Monday, June 04, 2007

Any early childhood educators out there?

It's been a while since I had any small kids around, so I need a reality check.

1) Observed behavior: Small child picks up a pencil, struggles to hold it correctly (i.e. like an adult) and fusses until it is correct. And then make lines on a pad of paper on the floor next to him (not the floor, just the pad)? (Age 13 months)

2) Observed behavior: Small child drops two (of four) coins, walks around a solid obstacle to hand them to an adult (view of the coins is totally blocked, and the distance is more than eight feet) and makes two return trips to pick up the remaining coins (they are a little tricky for him to pick up) to give them to the adult without prompting. ( 15 months)

3) Observed behavior: When held near a wall mounted lamp, small child to reaches to the light, yet drops his hands suddenly when told "You can't touch that because it is hot," and shows no more interest in touching the light. (< 16 months)

I think I am seeing something out of the ordinary. Or has it just been a long time since I was around small kids/sponges?


Libby said...


This is totally normal. K did these things at this age. I never have to hit/ spank her, a firm vioce is all it takes.


junior_goddess said...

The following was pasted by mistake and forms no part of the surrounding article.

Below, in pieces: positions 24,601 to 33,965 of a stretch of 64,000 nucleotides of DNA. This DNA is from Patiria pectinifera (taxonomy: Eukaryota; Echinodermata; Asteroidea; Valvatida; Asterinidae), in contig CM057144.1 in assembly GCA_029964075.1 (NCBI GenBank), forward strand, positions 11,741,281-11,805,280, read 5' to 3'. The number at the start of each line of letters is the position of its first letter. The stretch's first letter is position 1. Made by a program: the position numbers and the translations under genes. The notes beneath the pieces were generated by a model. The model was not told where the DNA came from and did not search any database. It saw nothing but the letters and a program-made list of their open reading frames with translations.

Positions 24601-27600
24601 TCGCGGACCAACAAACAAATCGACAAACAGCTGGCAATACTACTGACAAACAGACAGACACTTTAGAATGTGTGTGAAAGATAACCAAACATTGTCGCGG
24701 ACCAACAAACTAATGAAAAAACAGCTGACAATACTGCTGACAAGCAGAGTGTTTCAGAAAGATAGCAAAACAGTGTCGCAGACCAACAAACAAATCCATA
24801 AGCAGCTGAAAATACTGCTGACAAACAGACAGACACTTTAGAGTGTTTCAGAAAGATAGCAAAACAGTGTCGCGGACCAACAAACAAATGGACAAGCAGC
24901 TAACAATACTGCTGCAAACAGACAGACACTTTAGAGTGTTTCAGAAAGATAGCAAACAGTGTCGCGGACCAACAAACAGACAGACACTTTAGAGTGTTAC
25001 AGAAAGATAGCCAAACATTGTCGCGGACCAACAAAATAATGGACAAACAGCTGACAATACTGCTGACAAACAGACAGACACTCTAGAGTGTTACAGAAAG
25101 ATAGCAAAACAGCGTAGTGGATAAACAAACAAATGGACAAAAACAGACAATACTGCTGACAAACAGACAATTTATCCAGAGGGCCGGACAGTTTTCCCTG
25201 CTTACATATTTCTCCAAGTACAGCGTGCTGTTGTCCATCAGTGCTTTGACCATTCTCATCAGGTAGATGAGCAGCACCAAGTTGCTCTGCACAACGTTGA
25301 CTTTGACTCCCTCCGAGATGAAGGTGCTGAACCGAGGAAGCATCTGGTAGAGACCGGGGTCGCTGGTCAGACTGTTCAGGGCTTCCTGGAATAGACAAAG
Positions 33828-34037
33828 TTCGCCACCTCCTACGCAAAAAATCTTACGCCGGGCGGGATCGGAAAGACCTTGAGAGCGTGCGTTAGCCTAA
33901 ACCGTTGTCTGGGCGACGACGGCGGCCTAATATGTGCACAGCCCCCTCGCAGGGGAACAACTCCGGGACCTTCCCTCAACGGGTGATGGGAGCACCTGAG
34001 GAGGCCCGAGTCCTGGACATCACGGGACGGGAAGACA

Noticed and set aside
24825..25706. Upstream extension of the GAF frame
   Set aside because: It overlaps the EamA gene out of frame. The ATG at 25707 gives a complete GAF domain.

Lib, the pencil thing threw me. Right hand, and verrrry careful hand placement. And the barrier and coins surprised me too....the concepts of partial quantities and task completion were very evident.

Cactusneedles said...

My son would pick up a crayon in his right hand and very carefully put it in his left hand when he was about that age. I think it's typical behaviour or a very, very smart toddler! :)

Marcia said...

Item number 1 really caught my interest. 13 months is pretty young for that level of dexterity and perseverence.

Sandra D said...

I think it depends on the child's interests and temperament. In my limited experience I can see DS#2 (observant, quiet, focussed from an early age and SO wanting to emulate big brother, 4 years older) doing these things, but not DS#1, who was more the run-around, have a lot of fun type of toddler. Who is this extraordinary child that you are observing?